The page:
Saturday, April 11, 2009

Survey: eFiling of income tax

Do you find it easy to e-file your income tax for this year? Survey.

Here are the survey results.

Equity Linked Notes - are the terms fair?

I was given the Security Purchase Contract Note for an Equity Linked Note. The contract note is very difficult to read, even for an expert like me. The Note was issued by bank X and distributed by bank Y to a Chinese educated elderly person (who does not understand English). 

After reading the contract note, I was able to analyse the terms as follows:
a)  The note is linked to two shares, A and B
b)  Interest is payable at an annual rate of 12% for each day that both shares stay above the trigger price (which is 85% of the reference price). If any share fall below the trigger price, interest is not payable for that day
c) At the end of each observation period (about two months), if both shares are above the trigger price, the Note is redeemed at par, plus accrued interest.
d) On the maturity date (18 months), if any share falls below 70% of the reference price, the investor is given the shares and has to bear the capital loss (of more than 30%).
e) The Notes are principal protected at maturity (provided the Knock-in event has not occurred). There is no mention of the party providing the guarantee, but a statement as follows: "the notebolder is exposed to the credit risk of the issuer or the third party guarantor".

I find this product to be unsatisfactory in the following respects:
1) The "interest payment" is not really "interest". It is actually a risk premium given for providing the insurance against a 30% drop in any of the shares in the basket.
2) It is impossible for the investor to know if the risk premium is fair, given the unknown extent of the risk?
3) The contract is designed by bank X, which stands to gain from the margin between the true cost of the risk and the so called "interest" payable to the noteholder. This can be to the disadvantage of the retail investor, and can in an extreme case, be considered as "cheating" the investor.

There are laws against creating gambling contracts, without approval of the authority. Does this type of equity linked note fall within the definition of a gambling contract? This law was written to prevent the public from being cheated.

Outcome: The issuing bank X went bankrupt. The investor lost the entire principal, amounting to several hundred thousand dollars. The distributing bank Y was negligent in exposing the investor to a large risk - without proper diversification.

If you are in a similar situation, with a similar product, you can write to me at

Friday, April 10, 2009

Build MRT internechange stations closer together

At Dhoby Ghaut MRT station, there is a long walk to change from the NS Line to the NE Line, and vice versa.

The NE Line was built many years after the NS Line was operational. It was not possible to build the new station closer to the old station, as it might cause engineering and safety problems.

is there a solution? Give your views here.

Thursday, April 09, 2009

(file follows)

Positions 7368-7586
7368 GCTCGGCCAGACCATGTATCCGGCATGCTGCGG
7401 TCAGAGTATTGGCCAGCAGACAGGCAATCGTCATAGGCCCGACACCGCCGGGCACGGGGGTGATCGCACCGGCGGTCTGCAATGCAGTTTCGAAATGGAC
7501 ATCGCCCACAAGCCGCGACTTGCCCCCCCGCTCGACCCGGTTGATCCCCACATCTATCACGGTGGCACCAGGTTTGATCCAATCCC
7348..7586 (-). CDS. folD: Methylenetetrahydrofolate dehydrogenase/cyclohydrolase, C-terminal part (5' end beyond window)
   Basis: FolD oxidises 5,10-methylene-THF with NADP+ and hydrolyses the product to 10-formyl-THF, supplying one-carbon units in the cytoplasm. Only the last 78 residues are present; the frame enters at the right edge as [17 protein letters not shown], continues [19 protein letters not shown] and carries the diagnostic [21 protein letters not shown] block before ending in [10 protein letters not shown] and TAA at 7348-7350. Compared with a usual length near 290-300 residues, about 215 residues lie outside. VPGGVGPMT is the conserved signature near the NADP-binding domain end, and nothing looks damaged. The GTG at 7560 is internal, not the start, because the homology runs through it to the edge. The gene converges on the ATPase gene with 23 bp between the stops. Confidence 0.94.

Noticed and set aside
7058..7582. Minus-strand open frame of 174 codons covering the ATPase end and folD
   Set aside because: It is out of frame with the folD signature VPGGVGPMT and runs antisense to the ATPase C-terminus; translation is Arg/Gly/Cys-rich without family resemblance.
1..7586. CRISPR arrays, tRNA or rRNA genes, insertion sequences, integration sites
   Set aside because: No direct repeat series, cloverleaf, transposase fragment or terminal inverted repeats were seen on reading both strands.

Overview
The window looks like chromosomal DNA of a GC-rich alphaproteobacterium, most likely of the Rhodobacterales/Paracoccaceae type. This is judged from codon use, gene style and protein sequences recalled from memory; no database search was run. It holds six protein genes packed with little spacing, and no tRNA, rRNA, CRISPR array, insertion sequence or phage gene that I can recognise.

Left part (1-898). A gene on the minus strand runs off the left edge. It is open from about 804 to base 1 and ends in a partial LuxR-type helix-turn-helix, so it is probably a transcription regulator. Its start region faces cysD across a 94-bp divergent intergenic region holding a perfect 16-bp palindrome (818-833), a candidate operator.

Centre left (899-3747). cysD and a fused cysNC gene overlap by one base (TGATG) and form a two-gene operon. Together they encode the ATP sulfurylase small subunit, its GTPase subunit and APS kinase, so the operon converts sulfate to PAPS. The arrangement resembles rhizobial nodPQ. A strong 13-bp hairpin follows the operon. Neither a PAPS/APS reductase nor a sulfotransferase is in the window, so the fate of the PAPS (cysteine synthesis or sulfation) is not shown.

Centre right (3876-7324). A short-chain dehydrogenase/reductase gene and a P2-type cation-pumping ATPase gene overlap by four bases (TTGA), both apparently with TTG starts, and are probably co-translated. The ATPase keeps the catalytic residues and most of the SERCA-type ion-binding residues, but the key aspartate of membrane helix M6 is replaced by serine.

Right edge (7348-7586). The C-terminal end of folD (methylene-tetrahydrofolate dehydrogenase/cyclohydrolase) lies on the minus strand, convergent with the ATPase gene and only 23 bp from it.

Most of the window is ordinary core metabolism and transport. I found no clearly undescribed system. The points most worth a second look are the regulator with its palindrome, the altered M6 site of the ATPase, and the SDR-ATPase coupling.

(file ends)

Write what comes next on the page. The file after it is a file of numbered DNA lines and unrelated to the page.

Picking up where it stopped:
Bus stops as landmarks

I have a proposal to use bus stop as landmarks to get to a destination. Read the following. Details.

Wednesday, April 08, 2009

Fear and consequence of retrenchment

If you held a steady job for many years, and you hear that your company has to downsize, what do you do? If you are retrenched, how are you going to find a similar job in a difficult job market? How are you going to pay your bills?

If you have some savings to draw down for a few months or longer, you may be able to tide over the interim period before you find a new job. What if you do not have any savings?

You can pray that you will be spared. But what about your colleagues who are axed?

It is time for us to consider the need for unemployment insurance. If 10% of the workforce has to be axed, an unemployment insurance scheme should pay them, say, 50% of the previous earnings for a period of up to 12 or 24 months. The cost of the unemployment benefit should be paid by those who have jobs. It should cost about 2% to 3% of the payroll. It is a cost that is worth paying to spread the burden.

An alternative to unemployment insurance is a relief loan to pay the above sum to the retrenched workers. As this is a loan, it should be repaid in the future. Interest should be allowed to accumulate with the loan at the same rate paid by the Central Provident Fund.

I hope that an unemployment insurance or relief loan will be introduced by the Government soon, before more people face financial distress due to retrenchment.

Tan Kin Lian

AFP:Hong Kong watchdog slams brokerage in minibond scandal

5 Apr 2009
Hong Kong's securities watchdog has reprimanded a major brokerage for misselling controversial financial products backed by failed US giant Lehman Brothers, a spokesman said Sunday.

KGI Asia Ltd, which has more than 40,000 clients in Hong Kong, has agreed to repay 1.4 million Hong Kong dollars (180,000 US) to five people wrongly sold so-called "minibonds", the Securities and Futures Commission (SFC) said in a statement.

The minibonds have been at the centre of major scandal in the city, after they were sold to investors -- including many vulnerable retirees -- before their value collapsed when the US bank went bankrupt last September.

Following an investigation, the SFC found that KGI Asia had not adequately assessed the risk of the minibonds and that sales staff had not fully understood the products they were selling.

KGI Asia has agreed to fully refund the five clients, none of them professional investors, the SFC statement said. The brokerage has not admitted any liability.